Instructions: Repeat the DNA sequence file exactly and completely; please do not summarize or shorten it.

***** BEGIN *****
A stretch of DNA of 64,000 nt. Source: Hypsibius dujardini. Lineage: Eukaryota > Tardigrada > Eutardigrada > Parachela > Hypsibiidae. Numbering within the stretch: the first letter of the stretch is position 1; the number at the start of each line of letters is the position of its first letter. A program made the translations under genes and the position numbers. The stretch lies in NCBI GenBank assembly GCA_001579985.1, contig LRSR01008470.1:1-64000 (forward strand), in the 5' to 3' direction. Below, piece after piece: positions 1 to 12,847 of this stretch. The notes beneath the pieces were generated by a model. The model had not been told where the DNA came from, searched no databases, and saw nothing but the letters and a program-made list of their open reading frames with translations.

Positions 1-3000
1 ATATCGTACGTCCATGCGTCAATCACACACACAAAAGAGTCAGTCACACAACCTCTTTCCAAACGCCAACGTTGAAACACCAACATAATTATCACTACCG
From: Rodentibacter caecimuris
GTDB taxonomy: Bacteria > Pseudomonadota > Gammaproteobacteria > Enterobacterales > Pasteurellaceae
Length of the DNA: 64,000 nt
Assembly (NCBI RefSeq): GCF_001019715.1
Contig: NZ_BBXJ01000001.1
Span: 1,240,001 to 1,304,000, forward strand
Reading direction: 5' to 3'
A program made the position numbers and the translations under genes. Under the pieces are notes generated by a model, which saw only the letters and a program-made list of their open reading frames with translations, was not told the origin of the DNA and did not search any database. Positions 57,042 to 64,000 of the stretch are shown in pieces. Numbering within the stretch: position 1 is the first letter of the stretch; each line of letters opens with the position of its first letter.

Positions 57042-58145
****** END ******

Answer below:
A stretch of DNA of 64,000 nt. Source: Hypsibius dujardini. Lineage: Eukaryota > Tardigrada > Eutardigrada > Parachela > Hypsibiidae. Numbering within the stretch: the first letter of the stretch is position 1; the number at the start of each line of letters is the position of its first letter. A program made the translations under genes and the position numbers. The stretch lies in NCBI GenBank assembly GCA_001579985.1, contig LRSR01008470.1:1-64000 (forward strand), in the 5' to 3' direction. Below, piece after piece: positions 1 to 12,847 of this stretch. The notes beneath the pieces were generated by a model. The model had not been told where the DNA came from, searched no databases, and saw nothing but the letters and a program-made list of their open reading frames with translations.

Positions 1-3000
1 ATATCGTACGTCCATGCGTCAATCACACACACAAAAGAGTCAGTCACACAACCTCTTTCCAAACGCCAACGTTGAAACACCAACATAATTATCACTACCG
From: Rodentibacter caecimuris
GTDB taxonomy: Bacteria > Pseudomonadota > Gammaproteobacteria > Enterobacterales > Pasteurellaceae
Length of the DNA: 64,000 nt
Assembly (NCBI RefSeq): GCF_001019715.1
Contig: NZ_BBXJ01000001.1
Span: 1,240,001 to 1,304,000, forward strand
Reading direction: 5' to 3'
A program made the position numbers and the translations under genes. Under the pieces are notes generated by a model, which saw only the letters and a program-made list of their open reading frames with translations, was not told the origin of the DNA and did not search any database. Positions 57,042 to 64,000 of the stretch are shown in pieces. Numbering within the stretch: position 1 is the first letter of the stretch; each line of letters opens with the position of its first letter.

Positions 57042-58145